International Travel


Country Information

Cabo Verde

Cabo Verde
Republic of Cabo Verde
Exercise normal precautions in Cabo Verde.

Exercise normal precautions in Cabo Verde.

Read the Safety and Security section on the country information page.

If you decide to travel to Cabo Verde:


Embassy Message


Quick Facts


Must be valid at time of entry


One page required for entry stamp








Travelers require certificates from the Bank of Cabo Verde to depart with more than 1 million Cabo Verdean escudos.

Embassies and Consulates

U.S. Embassy Praia

Rua Abilio Macedo 6
C.P. 201
Praia, Santiago, Cabo Verde

Telephone: +(238) 260-8948

Emergency After-Hours Telephone: + (238) 991-3325

Fax: +(238) 261-1355

Destination Description

See the Department of State’s Fact Sheet on Cabo Verde for information on U.S. – Cabo Verde relations.

Entry, Exit and Visa Requirements

Requirements for Entry:

  • Passport
  • Visa
  • World Health Organization (WHO) card if arriving on flights from Senegal or other West African countries

Visas:  Two types of visas are available: a single-entry visa valid for up to 90 days or a multiple-entry visa valid for five years. You can apply for a visa at the Cabo Verdean Embassy in Washington, D.C. Please see their website for the most up-to-date visa requirements. You may also apply for a visa upon arrival at one of the country’s four international airports:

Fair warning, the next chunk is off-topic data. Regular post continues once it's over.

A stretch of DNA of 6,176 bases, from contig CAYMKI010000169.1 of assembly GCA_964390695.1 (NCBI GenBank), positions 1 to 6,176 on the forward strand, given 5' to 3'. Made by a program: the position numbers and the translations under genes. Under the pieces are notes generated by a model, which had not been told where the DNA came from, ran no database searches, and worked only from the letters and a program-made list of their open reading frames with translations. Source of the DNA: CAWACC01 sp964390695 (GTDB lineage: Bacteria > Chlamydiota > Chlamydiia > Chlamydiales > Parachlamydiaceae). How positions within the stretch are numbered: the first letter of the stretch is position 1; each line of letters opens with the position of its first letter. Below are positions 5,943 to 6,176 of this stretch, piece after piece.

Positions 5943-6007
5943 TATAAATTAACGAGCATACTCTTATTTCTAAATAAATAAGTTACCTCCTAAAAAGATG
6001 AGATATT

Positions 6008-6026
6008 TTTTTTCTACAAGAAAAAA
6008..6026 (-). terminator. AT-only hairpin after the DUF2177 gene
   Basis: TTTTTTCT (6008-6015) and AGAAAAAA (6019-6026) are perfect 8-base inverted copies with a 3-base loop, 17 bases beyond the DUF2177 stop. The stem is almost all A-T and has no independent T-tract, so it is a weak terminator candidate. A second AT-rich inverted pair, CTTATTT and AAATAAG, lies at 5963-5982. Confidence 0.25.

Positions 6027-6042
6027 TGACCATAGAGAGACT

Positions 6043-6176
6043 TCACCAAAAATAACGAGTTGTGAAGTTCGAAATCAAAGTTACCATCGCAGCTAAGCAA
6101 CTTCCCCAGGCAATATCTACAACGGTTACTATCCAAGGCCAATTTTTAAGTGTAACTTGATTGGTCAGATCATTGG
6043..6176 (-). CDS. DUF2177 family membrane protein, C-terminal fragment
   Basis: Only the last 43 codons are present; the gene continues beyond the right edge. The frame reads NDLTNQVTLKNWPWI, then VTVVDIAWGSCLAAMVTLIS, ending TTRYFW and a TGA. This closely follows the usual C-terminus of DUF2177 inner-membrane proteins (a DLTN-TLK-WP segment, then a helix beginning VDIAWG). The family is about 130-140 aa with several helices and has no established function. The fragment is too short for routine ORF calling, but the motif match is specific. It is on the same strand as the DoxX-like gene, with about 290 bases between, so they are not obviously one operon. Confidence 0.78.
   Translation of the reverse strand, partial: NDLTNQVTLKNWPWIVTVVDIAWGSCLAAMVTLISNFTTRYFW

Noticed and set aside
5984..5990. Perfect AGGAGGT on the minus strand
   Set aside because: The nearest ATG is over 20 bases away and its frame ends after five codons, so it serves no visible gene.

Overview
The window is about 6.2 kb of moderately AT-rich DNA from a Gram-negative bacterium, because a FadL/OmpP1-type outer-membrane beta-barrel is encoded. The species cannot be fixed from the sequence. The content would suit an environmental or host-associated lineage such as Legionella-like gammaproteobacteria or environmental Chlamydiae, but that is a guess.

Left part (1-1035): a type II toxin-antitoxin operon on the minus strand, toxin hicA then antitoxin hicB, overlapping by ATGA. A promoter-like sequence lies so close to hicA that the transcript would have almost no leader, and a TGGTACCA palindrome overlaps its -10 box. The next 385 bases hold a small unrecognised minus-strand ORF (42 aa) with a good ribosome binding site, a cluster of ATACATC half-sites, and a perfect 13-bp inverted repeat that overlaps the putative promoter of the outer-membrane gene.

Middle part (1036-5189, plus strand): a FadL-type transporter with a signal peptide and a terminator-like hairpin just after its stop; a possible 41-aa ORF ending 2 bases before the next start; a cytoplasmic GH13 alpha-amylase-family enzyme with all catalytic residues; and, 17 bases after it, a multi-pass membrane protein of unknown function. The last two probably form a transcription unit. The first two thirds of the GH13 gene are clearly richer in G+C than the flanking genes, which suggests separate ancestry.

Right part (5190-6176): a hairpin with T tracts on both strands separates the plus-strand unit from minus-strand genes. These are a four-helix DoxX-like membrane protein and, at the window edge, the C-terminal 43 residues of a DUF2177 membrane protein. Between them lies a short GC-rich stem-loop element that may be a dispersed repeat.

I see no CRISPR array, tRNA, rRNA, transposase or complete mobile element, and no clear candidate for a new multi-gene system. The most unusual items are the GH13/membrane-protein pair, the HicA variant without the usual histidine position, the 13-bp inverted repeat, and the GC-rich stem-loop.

• Nelson Mandela International Airport
  • Cesaria Evora Airport
  • Amilcar Cabral International Airport
  • Aristides Pereira International Airport

We strongly advise being prepared to pay in U.S. currency.

The U.S. Department of State is unaware of any HIV/AIDS entry restrictions for visitors to or foreign residents of Cabo Verde.

Find information on dual nationality,  prevention of international child abduction,  and Customs Information  on our websites.

Travel with Minors:  For both entrance to and exit from Cabo Verde, any parent traveling with a minor should carry the child’s birth certificate . If the child is not traveling with both parents, the non-accompanying parent(s) should provide a signed statement consenting to the child’s travel and naming the adult accompanying the child.

Safety and Security

Exercise extreme caution when participating in water sports, such as swimming, boating, and fishing, as the tides and currents around the islands are very strong. Several small fishing boats have been lost at sea in recent years and drownings have occurred on the beaches in Praia and on other islands.